After separation, one of the things that must be considered is how the assets and liabilities of the relationship – the property – is going to be divided.
What is ‘the Property Pool’Identifying the ‘Property Pool’ of the parties is the first step in moving toward finalising the financial relationship after you have separated.
This means accounting for all of the assets – these might include: - the matrimonial home - superannuation - investment properties - an interest in a business or trust - shareholdings - bank accounts - perhaps valuable chattels or collectibles
And liabilities, including: - the home mortgage - investment loans - loans from family members - credit card liabilities - car finance - debts to the ATO.
Collating your financial documents for the past 2 – 3 years in relation to your assets and liabilities, is a process which must be completed prior to finalising a property settlement.
Parties have a ‘duty of disclosure’ to each other, which means financial documents must be exchanged in order for both parties to understand the property pool which exists between them.
Determining a ‘fair and equitable’ settlementThere are a number of factors which help to determine what a fair and equitable division of property would look like, between separated partners. The Family Law Act (Cth) 1975, lays down the principles in this regard. Please call us to find out what your entitlements may be.
Factors taken into account include each party’s contributions to the relationship at the commencement of the relationship – in other words, what each party ‘brought in’. For long relationships, this factor is not as important.
Also taken into account will be the contributions of both parties during the relationship – both financially (for example, income earned) and non-financially (for example, taking care of children, performing home duties). In many instances, contributions during a relationship are considered ‘equal’.
Perhaps the most relevant factor in determining a fair and equitable settlement is a consideration of the respective ‘future needs’ of each of the parties. This consideration involves comparing such factors as the relative ages and health of each of the parties, whether one party will have primary care of any children, the relative income-earning capacities, what resources are available to each party by way of financial/income or property that will provide assistance to that party into the future, what standard of living should be promoted for each of the parties, what contributions each of the party’s have made to the resources of the other.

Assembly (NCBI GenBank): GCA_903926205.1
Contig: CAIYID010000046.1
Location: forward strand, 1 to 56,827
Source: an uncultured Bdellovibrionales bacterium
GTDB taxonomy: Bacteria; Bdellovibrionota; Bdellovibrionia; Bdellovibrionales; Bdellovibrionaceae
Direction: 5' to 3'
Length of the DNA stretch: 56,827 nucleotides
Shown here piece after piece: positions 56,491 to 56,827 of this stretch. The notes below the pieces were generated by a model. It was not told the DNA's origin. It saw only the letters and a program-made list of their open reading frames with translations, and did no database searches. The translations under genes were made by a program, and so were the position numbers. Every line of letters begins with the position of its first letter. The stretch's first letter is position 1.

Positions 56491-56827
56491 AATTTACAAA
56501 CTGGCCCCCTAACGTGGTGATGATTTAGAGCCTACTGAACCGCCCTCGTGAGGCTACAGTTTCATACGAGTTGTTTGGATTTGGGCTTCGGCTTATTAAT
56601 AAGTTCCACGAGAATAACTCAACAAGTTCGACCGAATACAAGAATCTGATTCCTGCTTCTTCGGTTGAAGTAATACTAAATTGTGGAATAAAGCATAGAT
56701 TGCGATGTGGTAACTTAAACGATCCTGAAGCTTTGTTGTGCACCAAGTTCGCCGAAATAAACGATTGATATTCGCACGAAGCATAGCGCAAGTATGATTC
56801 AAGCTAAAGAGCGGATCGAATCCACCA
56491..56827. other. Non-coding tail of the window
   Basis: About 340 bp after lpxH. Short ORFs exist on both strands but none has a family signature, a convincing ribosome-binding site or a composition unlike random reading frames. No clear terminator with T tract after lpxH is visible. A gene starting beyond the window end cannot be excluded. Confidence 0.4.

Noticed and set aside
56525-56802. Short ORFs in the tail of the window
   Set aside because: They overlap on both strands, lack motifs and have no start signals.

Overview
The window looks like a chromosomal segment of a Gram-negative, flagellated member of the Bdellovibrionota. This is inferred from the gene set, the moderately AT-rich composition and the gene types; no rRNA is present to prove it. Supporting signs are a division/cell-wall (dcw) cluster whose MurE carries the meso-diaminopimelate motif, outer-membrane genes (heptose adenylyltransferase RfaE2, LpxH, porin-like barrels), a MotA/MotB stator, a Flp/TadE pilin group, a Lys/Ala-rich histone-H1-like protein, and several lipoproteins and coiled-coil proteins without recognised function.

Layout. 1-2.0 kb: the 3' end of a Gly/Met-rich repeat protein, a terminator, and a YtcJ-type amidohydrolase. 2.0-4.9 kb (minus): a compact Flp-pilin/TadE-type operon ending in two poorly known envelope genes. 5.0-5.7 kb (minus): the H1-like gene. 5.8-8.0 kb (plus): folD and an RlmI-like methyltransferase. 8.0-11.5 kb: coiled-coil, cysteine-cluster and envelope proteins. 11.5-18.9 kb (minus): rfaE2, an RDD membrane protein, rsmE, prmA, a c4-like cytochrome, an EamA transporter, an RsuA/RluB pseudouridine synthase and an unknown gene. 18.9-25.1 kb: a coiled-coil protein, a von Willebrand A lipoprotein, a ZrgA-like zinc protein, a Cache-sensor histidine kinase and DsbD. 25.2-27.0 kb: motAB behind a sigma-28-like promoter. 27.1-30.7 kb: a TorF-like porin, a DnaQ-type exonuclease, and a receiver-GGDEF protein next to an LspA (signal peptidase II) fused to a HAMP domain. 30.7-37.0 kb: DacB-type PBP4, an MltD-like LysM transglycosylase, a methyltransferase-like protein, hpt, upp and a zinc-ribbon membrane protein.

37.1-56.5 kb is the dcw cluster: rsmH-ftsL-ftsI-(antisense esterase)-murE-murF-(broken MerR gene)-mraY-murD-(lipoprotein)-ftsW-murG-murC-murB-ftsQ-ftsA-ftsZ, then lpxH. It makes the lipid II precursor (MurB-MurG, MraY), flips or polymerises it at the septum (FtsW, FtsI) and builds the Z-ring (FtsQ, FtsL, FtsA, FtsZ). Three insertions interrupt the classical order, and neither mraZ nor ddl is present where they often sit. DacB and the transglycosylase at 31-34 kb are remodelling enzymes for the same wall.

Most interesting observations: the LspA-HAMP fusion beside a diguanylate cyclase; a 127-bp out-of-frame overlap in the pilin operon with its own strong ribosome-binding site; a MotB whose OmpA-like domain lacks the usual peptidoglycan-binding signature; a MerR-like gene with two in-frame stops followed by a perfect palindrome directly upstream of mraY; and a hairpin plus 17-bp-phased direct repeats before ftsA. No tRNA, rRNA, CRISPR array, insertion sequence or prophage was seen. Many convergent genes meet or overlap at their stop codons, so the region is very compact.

Most property settlements can be negotiated by agreement between parties. These agreements will sometimes be reached by the parties informally and without the assistance of legal representatives, and other times they will involve a period of correspondence and disclosure between representatives before a final agreement is determined.
Any agreement, even one which is reached privately between the parties, should be formalised to protect the parties from later claims. This is extremely important. Our family lawyers are experienced in preparing the formal documentation required to finalise your agreement.
Agreements should always be ‘formalised’ in order to protect parties from future claims or debts that may arise in the future. Such agreements can be quite complex, especially where there are family businesses or trusts, debts and self-managed superannuation. Without formalised agreements, parties can be subject to further claims in later years, by their ex-partner or by third parties.
We will recommend the most appropriate form of settlement document required for formalising settlement. Most frequently, parties enter into ‘minutes of consent order’, where their agreement is formalised in court orders. For such court orders, no physical appearances at court are required and the process is done by submitting relevant paperwork to the court.
Alternatively, ‘binding financial agreements’ can be prepared, if such agreements are recommended in the circumstances. Please call us to discuss your particular situation.
You will have many questions. You will also, likely have heard many conflicting stories about separation and property which have confused you. Early advice can be invaluable in helping to protect assets and minimise liabilities.
Note – the information provided above is general-in-nature, and in an area of law which can be very complex. Each person’s individual circumstances will be different. You should always seek legal advice before acting.
Please call our office to book a no-cost 30-minute consultation. We are here to answer your questions - in plain English - and give you guidance on ‘where to next’.